Healthy Living February Monthly Theme

Healthy Living to Manage Heart Disease

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Our vision, in everything we do, is to convey a share excellence, open communications, motivation to be the best, and a sense of personal integrity.

We are honored to care for our residents and share a passion to make their days enriching and fulfilling. It’s The Caraday Way!

When you have heart disease, the little things you can do each day add up to make a big difference to your health.

Learn your health history. Talk to your doctor about any risks, medical conditions, or family history to ensure you have a clear picture of your health background. Knowing if you have a higher than usual risk or are predisposed to certain illnesses will help you better manage your personal health. Complex heart disorders are often influenced by a combination of genetic factors, environmental concerns, and lifestyle choices.

Get your blood pressure and cholesterol checked. Two of the most significant risk factors for heart disease are high blood pressure and high blood cholesterol. If either of these numbers is high, work with your doctor to get it in a healthy range.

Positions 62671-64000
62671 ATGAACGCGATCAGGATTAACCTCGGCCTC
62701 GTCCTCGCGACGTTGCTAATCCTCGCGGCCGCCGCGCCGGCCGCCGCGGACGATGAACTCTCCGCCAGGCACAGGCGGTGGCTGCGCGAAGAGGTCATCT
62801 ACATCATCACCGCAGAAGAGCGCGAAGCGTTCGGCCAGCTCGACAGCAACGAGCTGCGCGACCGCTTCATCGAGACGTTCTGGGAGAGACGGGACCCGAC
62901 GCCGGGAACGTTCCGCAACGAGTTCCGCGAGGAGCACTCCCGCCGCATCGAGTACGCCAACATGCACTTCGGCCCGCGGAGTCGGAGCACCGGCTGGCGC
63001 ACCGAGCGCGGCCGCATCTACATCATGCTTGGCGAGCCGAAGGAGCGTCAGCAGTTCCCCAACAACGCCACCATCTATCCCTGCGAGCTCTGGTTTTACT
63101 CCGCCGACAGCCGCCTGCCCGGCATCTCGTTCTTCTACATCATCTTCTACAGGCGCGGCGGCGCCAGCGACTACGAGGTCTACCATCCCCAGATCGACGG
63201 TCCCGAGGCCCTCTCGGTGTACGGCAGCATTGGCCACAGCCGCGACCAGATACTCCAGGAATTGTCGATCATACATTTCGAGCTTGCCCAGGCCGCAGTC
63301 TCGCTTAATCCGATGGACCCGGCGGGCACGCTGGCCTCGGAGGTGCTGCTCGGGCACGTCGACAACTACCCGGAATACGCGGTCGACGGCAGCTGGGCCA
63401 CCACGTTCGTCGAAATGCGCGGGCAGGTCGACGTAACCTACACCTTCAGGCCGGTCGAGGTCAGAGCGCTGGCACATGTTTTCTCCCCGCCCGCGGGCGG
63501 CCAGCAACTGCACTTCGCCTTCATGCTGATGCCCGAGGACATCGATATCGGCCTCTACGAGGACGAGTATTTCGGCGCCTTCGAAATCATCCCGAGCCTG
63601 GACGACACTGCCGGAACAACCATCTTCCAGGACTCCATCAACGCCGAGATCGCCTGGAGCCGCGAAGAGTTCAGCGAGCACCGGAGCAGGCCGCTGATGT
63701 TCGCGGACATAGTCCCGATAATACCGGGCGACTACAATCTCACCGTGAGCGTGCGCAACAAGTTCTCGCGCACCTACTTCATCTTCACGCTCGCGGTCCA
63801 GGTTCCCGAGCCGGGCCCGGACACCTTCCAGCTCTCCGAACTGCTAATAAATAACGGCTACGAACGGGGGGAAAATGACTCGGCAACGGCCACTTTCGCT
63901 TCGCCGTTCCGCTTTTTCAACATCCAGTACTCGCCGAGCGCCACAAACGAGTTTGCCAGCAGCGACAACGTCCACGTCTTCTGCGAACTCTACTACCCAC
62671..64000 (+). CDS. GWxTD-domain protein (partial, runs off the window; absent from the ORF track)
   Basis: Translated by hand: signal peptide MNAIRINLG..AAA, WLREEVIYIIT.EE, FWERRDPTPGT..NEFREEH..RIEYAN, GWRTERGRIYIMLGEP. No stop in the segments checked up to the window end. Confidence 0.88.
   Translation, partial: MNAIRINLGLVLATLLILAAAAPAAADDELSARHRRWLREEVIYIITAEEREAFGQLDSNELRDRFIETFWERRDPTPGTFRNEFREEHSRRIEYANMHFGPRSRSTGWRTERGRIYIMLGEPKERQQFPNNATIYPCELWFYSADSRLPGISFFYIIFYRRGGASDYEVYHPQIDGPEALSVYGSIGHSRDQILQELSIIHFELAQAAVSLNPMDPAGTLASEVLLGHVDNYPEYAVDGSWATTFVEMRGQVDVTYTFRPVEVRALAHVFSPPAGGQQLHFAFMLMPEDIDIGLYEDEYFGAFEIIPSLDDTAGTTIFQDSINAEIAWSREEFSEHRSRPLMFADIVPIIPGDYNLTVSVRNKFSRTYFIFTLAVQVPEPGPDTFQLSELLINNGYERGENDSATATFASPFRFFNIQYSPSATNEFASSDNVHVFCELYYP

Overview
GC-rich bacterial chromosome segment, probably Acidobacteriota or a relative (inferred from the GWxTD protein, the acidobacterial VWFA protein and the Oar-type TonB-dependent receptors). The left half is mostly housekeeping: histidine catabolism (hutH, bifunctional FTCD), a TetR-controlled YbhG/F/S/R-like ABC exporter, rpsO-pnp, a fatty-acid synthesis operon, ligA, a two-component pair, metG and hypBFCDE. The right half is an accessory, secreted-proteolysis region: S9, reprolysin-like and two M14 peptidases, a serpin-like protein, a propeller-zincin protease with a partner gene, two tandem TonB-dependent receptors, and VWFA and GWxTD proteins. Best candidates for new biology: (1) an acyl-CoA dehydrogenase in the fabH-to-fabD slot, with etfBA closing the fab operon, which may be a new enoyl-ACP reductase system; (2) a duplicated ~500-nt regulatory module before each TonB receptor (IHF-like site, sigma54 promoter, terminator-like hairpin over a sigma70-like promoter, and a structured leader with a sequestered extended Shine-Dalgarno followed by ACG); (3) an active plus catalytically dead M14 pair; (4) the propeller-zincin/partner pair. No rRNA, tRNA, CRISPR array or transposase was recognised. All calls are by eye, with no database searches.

Your total cholesterol is calculated by adding the HDL and LDL levels plus 20 percent of your triglyceride levels. LDL is low density lipoprotein and is the so-called ‘bad’ cholesterol. Lifestyle factors such as a diet high in saturated
and trans fats can raise LDL cholesterol.

High density lipoprotein (HDL) is the ‘good’ cholesterol. Higher levels of HDL are typically better, and people with high blood triglycerides usually also have lower HDL cholesterol.

Reduce your stress. Research studies suggest that an emotionally upsetting event can trigger a heart attack or angina in some people. Stress can contribute to high blood pressure levels and other risk factors. Some of the ways people manage stress, such as alcohol, using other substances, smoking, or overeating, are further risk factors for heart disease. Consider healthy stress-reducing activities such as mediation, being physically active, or talking with friends or family.

Limit alcohol consumption. Drinking alcohol in excess can raise blood pressure, increase cardiomyopathy, stroke, or cancer. Conversely, there is a cardioprotective effect of moderate alcohol consumption. For men, if you drink
no more than two drinks per day, and for women, if you consume no more than one drink per day, studies show that it might benefit you.